Electricity theft at record levels amid cost-of-living crisis
People stole electricity on a record number of occasions across England and Wales last year, figures show.
Electricity theft – which can be carried out by tampering with a line or bypassing a meter – has the potential to cause serious injury and is punishable by up to five years in prison.
Though already an increasing problem, the National Energy Action (NEA) campaign group said it is “horrifying” that more people could be turning to the illegal practice to keep their lights on amid a growing energy crisis.
Home Office figures show police forces across England and Wales received 3,600 reports of “dishonest use of electricity” in the year to March – up 13% on 2020-21, and the most since comparable records began in 2012-13.
Around 1,100 of these occurred between January and March – almost double the number recorded over the same period in 2018-19 and 2019-20.
Stay Energy Safe, operated by Crimestoppers, warned that tampering with a meter can lead to wires overheating, damage to property and potentially loss of life.
This is not only illegal but dangerous too, and it’s horrifying if the crisis is forcing households to try this to keep the lights on.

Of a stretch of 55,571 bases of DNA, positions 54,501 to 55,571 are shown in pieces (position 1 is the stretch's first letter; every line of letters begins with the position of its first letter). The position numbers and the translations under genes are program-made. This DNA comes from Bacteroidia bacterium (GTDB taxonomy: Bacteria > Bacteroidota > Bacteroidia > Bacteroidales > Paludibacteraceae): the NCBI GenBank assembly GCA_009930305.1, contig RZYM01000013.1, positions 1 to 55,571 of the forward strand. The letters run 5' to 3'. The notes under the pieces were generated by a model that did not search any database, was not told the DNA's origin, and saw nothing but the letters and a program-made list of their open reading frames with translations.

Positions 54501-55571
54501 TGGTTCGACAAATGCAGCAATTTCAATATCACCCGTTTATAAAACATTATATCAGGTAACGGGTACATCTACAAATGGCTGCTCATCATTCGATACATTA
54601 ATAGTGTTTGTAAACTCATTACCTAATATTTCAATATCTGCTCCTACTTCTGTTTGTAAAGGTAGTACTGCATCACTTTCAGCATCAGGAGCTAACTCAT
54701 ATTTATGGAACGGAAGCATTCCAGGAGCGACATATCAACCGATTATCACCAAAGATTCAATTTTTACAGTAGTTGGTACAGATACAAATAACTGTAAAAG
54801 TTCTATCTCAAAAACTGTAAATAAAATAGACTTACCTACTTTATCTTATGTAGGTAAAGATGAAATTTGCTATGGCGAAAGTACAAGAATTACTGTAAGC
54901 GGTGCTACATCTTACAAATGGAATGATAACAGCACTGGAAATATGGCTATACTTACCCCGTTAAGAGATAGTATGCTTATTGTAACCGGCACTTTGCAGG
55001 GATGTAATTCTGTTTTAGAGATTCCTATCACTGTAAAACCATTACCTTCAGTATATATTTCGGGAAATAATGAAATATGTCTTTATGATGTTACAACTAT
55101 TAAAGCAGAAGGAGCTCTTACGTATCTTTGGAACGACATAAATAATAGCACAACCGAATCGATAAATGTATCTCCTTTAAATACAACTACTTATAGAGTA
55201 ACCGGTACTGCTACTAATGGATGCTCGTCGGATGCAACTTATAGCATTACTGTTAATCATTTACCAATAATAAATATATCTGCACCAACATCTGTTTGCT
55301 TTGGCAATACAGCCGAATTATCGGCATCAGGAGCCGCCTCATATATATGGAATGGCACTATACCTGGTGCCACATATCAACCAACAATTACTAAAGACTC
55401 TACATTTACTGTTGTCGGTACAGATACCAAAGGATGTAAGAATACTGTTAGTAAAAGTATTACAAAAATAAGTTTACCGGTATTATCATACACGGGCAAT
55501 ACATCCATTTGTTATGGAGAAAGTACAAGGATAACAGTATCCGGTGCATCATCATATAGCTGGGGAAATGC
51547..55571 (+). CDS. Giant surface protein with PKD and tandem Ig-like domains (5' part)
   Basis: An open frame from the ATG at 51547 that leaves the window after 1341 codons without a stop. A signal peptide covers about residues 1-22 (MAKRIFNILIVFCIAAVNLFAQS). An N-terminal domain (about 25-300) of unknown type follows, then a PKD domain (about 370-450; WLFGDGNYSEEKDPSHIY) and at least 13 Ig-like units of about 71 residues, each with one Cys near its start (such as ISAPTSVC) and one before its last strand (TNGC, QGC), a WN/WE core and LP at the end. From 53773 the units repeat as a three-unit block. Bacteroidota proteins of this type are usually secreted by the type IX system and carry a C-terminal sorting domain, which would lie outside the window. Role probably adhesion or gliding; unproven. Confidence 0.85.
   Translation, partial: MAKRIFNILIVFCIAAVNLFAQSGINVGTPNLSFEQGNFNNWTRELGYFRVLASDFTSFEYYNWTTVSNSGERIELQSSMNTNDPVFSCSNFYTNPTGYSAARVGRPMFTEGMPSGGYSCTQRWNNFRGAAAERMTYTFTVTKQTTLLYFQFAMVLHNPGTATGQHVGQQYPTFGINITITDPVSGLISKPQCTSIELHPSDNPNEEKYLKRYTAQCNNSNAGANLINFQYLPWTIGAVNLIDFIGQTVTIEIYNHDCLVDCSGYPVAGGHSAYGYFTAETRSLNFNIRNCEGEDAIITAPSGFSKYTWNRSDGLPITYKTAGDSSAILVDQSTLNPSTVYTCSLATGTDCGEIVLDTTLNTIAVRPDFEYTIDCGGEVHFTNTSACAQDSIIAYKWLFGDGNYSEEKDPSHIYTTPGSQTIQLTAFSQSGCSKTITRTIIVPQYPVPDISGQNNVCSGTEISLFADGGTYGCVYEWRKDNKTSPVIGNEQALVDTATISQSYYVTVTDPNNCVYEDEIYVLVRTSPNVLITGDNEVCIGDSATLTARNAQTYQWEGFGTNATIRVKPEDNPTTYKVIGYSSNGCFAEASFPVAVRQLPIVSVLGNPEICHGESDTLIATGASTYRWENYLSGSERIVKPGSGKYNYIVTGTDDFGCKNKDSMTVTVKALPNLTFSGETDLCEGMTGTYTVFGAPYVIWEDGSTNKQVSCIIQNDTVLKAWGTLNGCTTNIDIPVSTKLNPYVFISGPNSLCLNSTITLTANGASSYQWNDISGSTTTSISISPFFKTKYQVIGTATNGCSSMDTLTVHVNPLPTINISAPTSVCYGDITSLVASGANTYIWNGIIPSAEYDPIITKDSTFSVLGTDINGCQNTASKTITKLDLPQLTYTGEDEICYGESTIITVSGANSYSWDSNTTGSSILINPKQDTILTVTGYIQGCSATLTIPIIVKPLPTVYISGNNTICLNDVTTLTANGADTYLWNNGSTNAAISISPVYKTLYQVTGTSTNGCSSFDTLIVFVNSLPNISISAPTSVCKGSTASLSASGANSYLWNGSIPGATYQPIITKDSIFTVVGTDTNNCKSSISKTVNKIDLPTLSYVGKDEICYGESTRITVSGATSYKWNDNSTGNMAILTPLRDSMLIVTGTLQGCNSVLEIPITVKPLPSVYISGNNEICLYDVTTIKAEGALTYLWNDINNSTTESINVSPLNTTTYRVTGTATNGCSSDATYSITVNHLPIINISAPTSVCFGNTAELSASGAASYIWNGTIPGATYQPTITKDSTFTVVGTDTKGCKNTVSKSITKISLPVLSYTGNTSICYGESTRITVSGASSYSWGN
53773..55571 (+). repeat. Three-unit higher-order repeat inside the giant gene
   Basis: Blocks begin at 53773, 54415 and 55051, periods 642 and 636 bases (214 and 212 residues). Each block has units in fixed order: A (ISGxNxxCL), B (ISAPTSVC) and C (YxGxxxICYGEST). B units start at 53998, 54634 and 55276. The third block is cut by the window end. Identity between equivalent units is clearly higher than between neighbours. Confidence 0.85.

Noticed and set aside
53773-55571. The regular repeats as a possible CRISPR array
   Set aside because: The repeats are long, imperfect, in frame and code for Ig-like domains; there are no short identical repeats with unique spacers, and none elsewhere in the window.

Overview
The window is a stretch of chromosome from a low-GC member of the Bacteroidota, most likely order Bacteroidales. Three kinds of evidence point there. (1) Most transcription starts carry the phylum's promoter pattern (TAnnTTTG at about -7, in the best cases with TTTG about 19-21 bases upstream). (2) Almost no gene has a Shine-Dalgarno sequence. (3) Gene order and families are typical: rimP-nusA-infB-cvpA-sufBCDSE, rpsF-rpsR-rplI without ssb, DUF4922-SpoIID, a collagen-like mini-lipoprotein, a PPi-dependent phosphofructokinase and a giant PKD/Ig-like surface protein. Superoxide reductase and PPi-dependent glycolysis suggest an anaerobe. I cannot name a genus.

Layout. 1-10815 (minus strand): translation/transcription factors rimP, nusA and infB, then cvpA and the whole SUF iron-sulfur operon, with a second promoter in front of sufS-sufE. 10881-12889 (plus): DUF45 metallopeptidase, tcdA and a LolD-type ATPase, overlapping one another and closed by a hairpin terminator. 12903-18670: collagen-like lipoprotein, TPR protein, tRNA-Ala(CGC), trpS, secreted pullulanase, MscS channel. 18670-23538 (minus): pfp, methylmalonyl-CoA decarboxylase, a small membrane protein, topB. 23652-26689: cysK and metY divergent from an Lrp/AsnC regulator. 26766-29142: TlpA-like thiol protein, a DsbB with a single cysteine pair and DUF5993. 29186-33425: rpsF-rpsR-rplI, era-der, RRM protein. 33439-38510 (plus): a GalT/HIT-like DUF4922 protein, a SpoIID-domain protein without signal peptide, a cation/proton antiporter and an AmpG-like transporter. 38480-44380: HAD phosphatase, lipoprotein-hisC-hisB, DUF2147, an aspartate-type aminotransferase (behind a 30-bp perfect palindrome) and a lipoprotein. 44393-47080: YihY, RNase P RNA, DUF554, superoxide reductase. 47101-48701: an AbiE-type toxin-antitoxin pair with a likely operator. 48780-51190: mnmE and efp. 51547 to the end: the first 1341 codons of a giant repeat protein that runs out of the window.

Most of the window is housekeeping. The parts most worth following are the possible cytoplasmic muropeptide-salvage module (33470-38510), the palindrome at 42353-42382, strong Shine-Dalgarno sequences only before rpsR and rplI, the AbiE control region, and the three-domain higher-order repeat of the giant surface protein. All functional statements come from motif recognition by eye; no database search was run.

It said the crime costs energy companies a minimum of £440 million each year – with these costs then passed on to customers.
An Ofgem spokesperson said “under no circumstances should consumers attempt to connect electricity meters themselves”.
But the NEA said the cost-of-living crisis is forcing people into “increasingly desperate situations” where they are looking to avoid energy use – including using candles instead of lights – or possibly resorting to electricity theft.
Peter Smith, NEA director of policy and advocacy, said: “This is not only illegal but dangerous too, and it’s horrifying if the crisis is forcing households to try this to keep the lights on.
“And this is happening now, before winter and the cold weather hits.”
When former chancellor Rishi Sunak announced a cost-of-living support package in May, the NEA said the predicted average annual energy bill from October could hit £2,800 – but this figure is now expected to reach £3,358.
Mr Smith added: “More support is desperately needed to close this gap and help the most vulnerable keep themselves warm and safe this winter.”
Across the two nations, 57% of electricity theft cases closed last year had no suspect identified, while 30% were abandoned due to evidential difficulties and 7% resulted in a charge or summons.
The Government said it is providing £37 billion to help households with the cost of living.
A spokesman said: “We are committed to cracking down on crime, including the criminal theft of electricity, which causes serious injury to people and damage to property.”
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